There's more here, and this could probably be a greatly expanded conversation.  In fact, I'd like it to be.  My comment count for posts typically stands at zero, but if you're out there and reading this, how about it?  Why do or don't you ride to work?  What was your biggest rookie mistake?  What is your biggest barrier to commuting? How does bike commuting enhance your life?


On Getting the Memo

To: Cyclists From: Matt Re: The meaning of "On your left." Recently, it has come to my attention that many of you have decided to employ this term while riding down the Riverside Bikeway. I do not think it means what you think it means. "On your left" means "Hi there pedestrian! I am approaching. I have noticed that I will be passing you soon and did not want you to be alarmed. I'll be occupying some of the four feet of path next to you momentarily, on your left, so please do not be alarmed or make any sudden moves in that direction." "On your left" does not mean: "I noticed that you have deigned to WALK on MY path, which is all mine, all eight feet wide of it. The four feet of path to your left is in no way satisfactory amount for me. Although there is no one coming in the other direction for at least 500 yards, I DEMAND that you jump to the grass on the side immediately, that I may continue unimpeded on my superior form of conveyance. I am not concerned with the fact that all path users in front of me have the right of way, nor that I must slow, nay stop if necessary to avoid hitting them." * Yelling it twice does not make it mean the above, either. I am as big an advocate of cycling as they come, and I live what I preach every day. Nevertheless, the sheer cluelessness and arrogance that populates our ranks is a daily frustration. Cyclists who break traffic rules, run red lights, pass cars on the right, etc. do nothing but create less and less of an expectation of predictable cycling behavior in the drivers that I encounter every day. That lowers the safety and consideration factors for me, and for all of us out there on bikes. Please distribute this memo widely, and especially to the young woman who spawned this frustrated blog post tonight. If you're reading this (yes, you- with your two flashing lights and Nantucket Red pants) I just wanted you to know that yelling at us on the path tonight was rude and inconsiderate- it made you and by association all other cyclists appear arrogant. Can't have that. *This memo is in no way meant to apply to those clueless pedestrians who walk four abreast or wander all over the path. They deserve a frustrated and loud "On your left," though to avoid confusion I would advocate for a simple "outta the way, you mook!" Please disperse this memo as widely as you see fit.


The Invasion

There was a huge car show in Essex Junction this weekend. Hot rods of all types descended, in candy-apple red, flame orange and deep purple, their throaty growls echoing across Burlington. That was not the car show I went to this weekend, though. Dad and I took his 1959 Bugeye Sprite up to Stowe for the British Invasion. On Sunday, British cars (even those not registered in the show) may come on to the exhibition field, where they park by color. We parked with the white cars. I have always wanted to be a car nut, but have never really gotten into it. Still, the smells, sights, sounds and stories that get passed around an event like this have some universal appeal. The drive up to Stowe was great, cruising back roads with our butts three inches off the ground and our eyebrows above the top of the windscreen, we shouted merrily over the motor in the fall fog. We arrived and parked in our row to have a look around. There are makes and models I've never head of, and others I've heard of all my life but never seen. There is great camaraderie, and handlebar mustaches, and tents full of imported British junk food. There are car parts, t-shirts and picnic sets for sale, the perfect thing to lash to a chrome luggage rack for a drive off into the country. There are two other bugeye (frogeye across the pond) Sprites, a stately black one, and a bright yellow one, vanity plate: RIBBIT. There's also a later, non-frogeye Sprite for sale, complete with period 8-track player and cartridge: and tale of woe: Many, many more photos here.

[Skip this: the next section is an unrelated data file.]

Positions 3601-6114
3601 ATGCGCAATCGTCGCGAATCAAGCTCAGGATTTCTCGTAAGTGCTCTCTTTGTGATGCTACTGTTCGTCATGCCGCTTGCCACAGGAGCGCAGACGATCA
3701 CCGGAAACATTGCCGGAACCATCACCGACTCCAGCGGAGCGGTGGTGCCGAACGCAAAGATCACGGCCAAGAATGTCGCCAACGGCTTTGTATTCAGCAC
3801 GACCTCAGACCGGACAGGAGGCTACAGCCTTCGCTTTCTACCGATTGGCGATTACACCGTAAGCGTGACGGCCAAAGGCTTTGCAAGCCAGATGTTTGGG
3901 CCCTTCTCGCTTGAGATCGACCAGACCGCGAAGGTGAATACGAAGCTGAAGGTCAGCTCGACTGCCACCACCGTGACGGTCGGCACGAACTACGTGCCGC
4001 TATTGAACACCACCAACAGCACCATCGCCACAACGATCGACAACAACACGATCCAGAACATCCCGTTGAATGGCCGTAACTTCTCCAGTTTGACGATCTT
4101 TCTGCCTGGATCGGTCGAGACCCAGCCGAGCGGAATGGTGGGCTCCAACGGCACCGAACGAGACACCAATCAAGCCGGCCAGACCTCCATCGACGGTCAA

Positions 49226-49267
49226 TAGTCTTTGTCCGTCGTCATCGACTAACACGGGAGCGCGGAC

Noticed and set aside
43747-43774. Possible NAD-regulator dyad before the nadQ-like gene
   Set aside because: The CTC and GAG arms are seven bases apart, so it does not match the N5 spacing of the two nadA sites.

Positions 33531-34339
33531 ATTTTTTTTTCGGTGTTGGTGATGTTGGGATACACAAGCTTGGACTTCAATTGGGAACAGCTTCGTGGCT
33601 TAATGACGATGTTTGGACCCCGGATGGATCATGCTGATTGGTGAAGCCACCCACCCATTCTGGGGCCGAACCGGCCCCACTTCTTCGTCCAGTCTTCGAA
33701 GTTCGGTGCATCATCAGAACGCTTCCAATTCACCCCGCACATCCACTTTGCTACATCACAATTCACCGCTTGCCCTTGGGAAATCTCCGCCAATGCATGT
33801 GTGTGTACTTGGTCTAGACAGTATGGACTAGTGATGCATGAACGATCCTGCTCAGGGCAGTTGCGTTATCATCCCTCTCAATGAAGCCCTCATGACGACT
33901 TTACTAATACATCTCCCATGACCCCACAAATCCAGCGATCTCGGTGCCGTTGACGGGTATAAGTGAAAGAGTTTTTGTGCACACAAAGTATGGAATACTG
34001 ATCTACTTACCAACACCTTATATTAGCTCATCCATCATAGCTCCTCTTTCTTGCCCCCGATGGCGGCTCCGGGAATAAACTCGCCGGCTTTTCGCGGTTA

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You know what day it is?

That's right, it's talk like a pirate day.  I let my socks do the talking.


Elmore Mountain

We braved the fog to go on a hike to the fire tower at the top of Elmore Mountain near Morristown today. The hike was short and sweet and only really steep at the very end. There was about a 20-25 knot wind blowing at the top of the fire tower, but other than that the wather was just calm and damp. An added benefit to the trip was that we drove back through Stowe. This is an odd time in tourist towns in Vermont: school has begun but fall color has not yet arrived. The main drag in Stowe still looked really busy, though.
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Knitting for Men

That's what Kate calls wheel building. Although I've only done a few wheels, this was a new one and held some interesting lessons. I have been considering a more exotic spoke pattern for my next project. The pattern is called "three leading, three trailing," which describes how the spokes are arranged as they leave the hub: three spokes point in the direction of the rotation of the wheel, and three point away. This pattern can only be done with a number of spokes divisible by three. The wheel I'm planning to build will have 36 spokes, so this will not be an issue.

I wanted to practice the pattern, though. Various websites mentioned that for hubs with an even number of spokes not divisible by three, a similar pattern with two leading, two trailing spokes could be done. In the case of both patterns, it was mentioned that the length of the spokes used would be about the same as if the wheel was built three cross, for a three-leading wheel, or two-cross, for a two-leading wheel. That last detail becomes important in a moment.